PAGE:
Labour, Conservative and Plaid Cymru MPs have demanded a clear explanation of Government incineration policy, warning environment minister Richard Benyon that “ambiguity is not an option”.
In a Commons debate on waste reduction, MPs rounded on the environment minister, voicing concerns about the health effects of incineration and the Government’s policy towards the technology.
Plaid Cymru MP for Arfon Hywel Williams said: “In the south-east [of Wales], an incineration plant caused tremendous worry to local people for many years because of the release of polychlorinated biphenyls. As I understand it, there are proposals to place a large incinerator in Merthyr Tydfil. There is also talk of an incinerator in the Wrexham area, which is upwind from large English conurbations and could have implications for people outside Wales.”
The comments were echoed by Conservative Loughbrough MP Nicky Morgan, who said: “Members from all parties will know constituents who feel passionately about that issue once an incinerator is proposed on a nearby site—I am thinking of Shepshed in my constituency, where Biffa wants to place an incinerator. A couple of weeks ago, an article in the Sunday Express stated that the Health Protection Agency (HPA) is going to work with researchers from Imperial College London to look at the health effects produced by incineration and the health worries felt by those who live downwind from an incinerator.”
Health concerns were also raised from the Labour benches. Hayes and Harlington MP John McDonnell urged the Government to use the forthcoming waste review to support further research into the effects of incineration technology.
He said: “I would welcome additional funding going to primary care trusts, or whichever body results from the health legislation, to assist them in undertaking research in areas with incinerators where pollution could have an impact on local communities.”
Copeland MP Jamie Reed added: “Many members have mentioned it, but can he [the environment minister] be clear about what, specifically, Government policy on waste incineration is? Ambiguity is not an option.”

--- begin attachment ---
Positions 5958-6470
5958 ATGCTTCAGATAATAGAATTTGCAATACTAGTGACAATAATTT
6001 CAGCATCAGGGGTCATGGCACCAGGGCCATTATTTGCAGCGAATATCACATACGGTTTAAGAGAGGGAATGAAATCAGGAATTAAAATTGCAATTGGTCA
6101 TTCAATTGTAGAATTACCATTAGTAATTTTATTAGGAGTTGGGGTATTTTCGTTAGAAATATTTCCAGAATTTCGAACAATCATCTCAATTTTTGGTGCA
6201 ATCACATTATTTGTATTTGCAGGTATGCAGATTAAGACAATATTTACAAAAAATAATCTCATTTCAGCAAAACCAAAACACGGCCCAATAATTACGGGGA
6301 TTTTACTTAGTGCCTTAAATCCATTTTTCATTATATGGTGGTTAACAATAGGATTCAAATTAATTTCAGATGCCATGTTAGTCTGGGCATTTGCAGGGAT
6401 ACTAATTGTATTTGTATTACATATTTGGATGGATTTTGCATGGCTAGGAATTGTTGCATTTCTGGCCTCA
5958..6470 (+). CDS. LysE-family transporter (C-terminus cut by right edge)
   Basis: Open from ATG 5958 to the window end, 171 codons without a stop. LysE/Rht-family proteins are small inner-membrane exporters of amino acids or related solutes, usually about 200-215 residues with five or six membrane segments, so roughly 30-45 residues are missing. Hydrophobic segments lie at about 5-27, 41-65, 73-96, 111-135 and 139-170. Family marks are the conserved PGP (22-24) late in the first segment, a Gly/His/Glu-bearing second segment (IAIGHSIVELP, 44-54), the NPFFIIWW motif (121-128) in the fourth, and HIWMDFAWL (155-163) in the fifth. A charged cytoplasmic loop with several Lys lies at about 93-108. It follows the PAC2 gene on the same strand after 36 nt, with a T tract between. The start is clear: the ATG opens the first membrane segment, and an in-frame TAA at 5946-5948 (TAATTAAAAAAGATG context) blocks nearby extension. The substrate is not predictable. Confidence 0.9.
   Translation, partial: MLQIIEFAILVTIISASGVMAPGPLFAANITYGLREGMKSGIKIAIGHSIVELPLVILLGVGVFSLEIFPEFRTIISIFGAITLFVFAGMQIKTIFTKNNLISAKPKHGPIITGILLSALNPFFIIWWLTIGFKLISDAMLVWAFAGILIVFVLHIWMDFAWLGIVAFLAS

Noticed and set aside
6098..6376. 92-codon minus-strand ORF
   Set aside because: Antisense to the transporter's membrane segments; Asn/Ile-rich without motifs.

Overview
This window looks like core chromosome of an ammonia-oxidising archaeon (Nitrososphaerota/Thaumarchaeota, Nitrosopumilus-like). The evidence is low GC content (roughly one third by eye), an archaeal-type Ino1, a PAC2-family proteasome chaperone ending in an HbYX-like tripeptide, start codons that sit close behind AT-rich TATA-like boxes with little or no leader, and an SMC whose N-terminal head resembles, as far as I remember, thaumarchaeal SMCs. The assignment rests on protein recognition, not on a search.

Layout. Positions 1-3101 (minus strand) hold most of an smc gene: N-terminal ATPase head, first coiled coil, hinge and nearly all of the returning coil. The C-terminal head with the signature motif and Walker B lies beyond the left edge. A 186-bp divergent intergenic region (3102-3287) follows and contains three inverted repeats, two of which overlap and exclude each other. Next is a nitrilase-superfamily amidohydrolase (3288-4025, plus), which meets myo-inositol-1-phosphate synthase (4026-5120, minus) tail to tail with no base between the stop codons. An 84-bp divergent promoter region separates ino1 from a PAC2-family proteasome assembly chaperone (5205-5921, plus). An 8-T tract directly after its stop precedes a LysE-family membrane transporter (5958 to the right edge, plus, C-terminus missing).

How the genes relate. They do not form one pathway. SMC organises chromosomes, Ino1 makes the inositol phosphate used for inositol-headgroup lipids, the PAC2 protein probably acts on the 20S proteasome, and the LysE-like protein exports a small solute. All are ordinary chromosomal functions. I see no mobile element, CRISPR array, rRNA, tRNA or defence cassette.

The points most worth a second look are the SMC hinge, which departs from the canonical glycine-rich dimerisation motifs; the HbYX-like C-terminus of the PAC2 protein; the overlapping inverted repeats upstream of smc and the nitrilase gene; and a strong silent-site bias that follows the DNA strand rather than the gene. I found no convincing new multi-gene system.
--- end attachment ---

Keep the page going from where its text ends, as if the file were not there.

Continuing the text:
In response to the criticisms, environment minister Richard Benyon was forced to issue a fresh defence of Government incineration policy, following a Commons debate in February about incineration technology (‘Benyon defends Government incineration policy over growing Radlett incinerator opposition’, MRW 25 February).
Benyon said: “[Government incineration policy] will be clearly defined in the waste review; that is its purpose. However, I can say today that incineration is part of the mix and part of the waste hierarchy, as all members will know well.
“The question a lot of people ask about incineration is on the public health aspect. I can tell the member for Copeland that in 2009 the HPA reviewed the scientific evidence of the health effects of modern municipal waste incinerators. I want to emphasise the word ’modern’ because there have been problems in the past with incinerators.
“The HPA’s report on incinerators is available on its website. It concluded that, although it is not possible to rule out completely any adverse health effects from incinerators, any potential damage from modern, well-run and highly regulated incinerators is likely to be so small as to be undetectable.
“The fact remains that modern incinerators are highly regulated. They are not monitored monthly or weekly, but all the time. The Environment Agency is extremely strict in ensuring they are safe. They are a very important part of how we deal with waste, in a society that simply cannot afford to bury it any longer.”
The minister’s comments have been criticised by Friends of the Earth. Resource use campaigner Julian Kirby said: “The minister responded with glowing examples of sustainable waste policy, but ducked many questions and made an extremely worrying commitment to incineration – hardly reflecting a commitment to save precious resources and fight climate change.”